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Embed code for: 01.5 Physical vs. Logical Topologies
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01.5 Physical vs. Logical Topologies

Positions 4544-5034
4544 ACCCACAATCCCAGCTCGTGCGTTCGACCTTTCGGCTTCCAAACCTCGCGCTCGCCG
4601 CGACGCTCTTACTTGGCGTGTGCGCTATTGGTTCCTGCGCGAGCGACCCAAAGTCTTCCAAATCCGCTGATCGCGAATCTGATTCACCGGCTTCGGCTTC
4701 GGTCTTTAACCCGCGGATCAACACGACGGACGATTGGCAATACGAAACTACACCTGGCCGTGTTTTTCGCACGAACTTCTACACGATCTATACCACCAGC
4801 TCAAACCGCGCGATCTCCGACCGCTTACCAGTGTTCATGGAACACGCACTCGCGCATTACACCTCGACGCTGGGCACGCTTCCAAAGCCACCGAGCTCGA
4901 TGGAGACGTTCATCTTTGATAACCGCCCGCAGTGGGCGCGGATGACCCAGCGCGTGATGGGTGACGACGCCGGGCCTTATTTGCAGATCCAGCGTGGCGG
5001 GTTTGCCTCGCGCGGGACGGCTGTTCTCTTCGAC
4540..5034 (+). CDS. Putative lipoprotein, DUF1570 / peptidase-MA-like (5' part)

9/11/2016 Cisco ELearning for ICND1 v2.0 https://ondemandelearning.cisco.com/ciscosc/icnd1#/sections/1/pages/5 1/4 Physical vs. Logical Topologies Section 1: Exploring the Functions of Networking Each type of network has both a physical and a logical topology. The physical topology of a network refers to the physical layout of the devices and cabling. You must match the appropriate physical topology to the type of cabling that you will install, such as twisted pair, coaxial, or fiber. Therefore, understanding the type of cabling that is used is important in understanding each type of physical topology. The logical topology defines the logical path that data will travel from one point to another. First, look at some of the types of physical topologies that you may encounter. Bus: In early bus topologies, computers and other network devices were cabled together in a line using coaxial cable. Modern bus topologies establish the bus in a hardware device and connect the host devices to the bus using twistedpair wiring. Ring: In a ring topology, computers and other network devices are cabled together with the last device connected to the first to form a circle or ring. Each device is connected to exactly two neighbors and has no direct connection to a third. The physical connection can be made using either coaxial or fiber wiring. 9/11/2016 Cisco ELearning for ICND1 v2.0 https://ondemandelearning.cisco.com/ciscosc/icnd1#/sections/1/pages/5 2/4 Star: The most common physical topology is a star topology. In this topology, a central cabling device connects the computers and other network devices. This category includes star and extendedstar topologies. The physical connection is commonly made using twistedpair wiring. Mesh: In a mesh topology, every network device is cabled together with many others. Redundant links increase reliability and selfhealing. The physical connection is commonly made using fiber or twistedpair wiring. The logical topology is the path along which data travels from one point in the network to another. 9/11/2016 Cisco ELearning for ICND1 v2.0 https://ondemandelearning.cisco.com/ciscosc/icnd1#/sections/1/pages/5 3/4 It is possible for the logical and physical topology of a network to be the same type, but physical and logical topologies often differ. For example, an Ethernet hub is an example of a physical star topology with a logical bus topology. Click the Play button to watch a short video about logical and physical topologies. 9/11/2016 Cisco ELearning for ICND1 v2.0 https://ondemandelearning.cisco.com/ciscosc/icnd1#/sections/1/pages/5 4/4 A physical star topology is by far the most common implementation of LANs today. Ethernet uses a logical bus topology in either a physical bus or a physical star topology. An Ethernet hub is an example of a physical star topology with a logical bus topology. Up Next: Interpreting a Network Diagram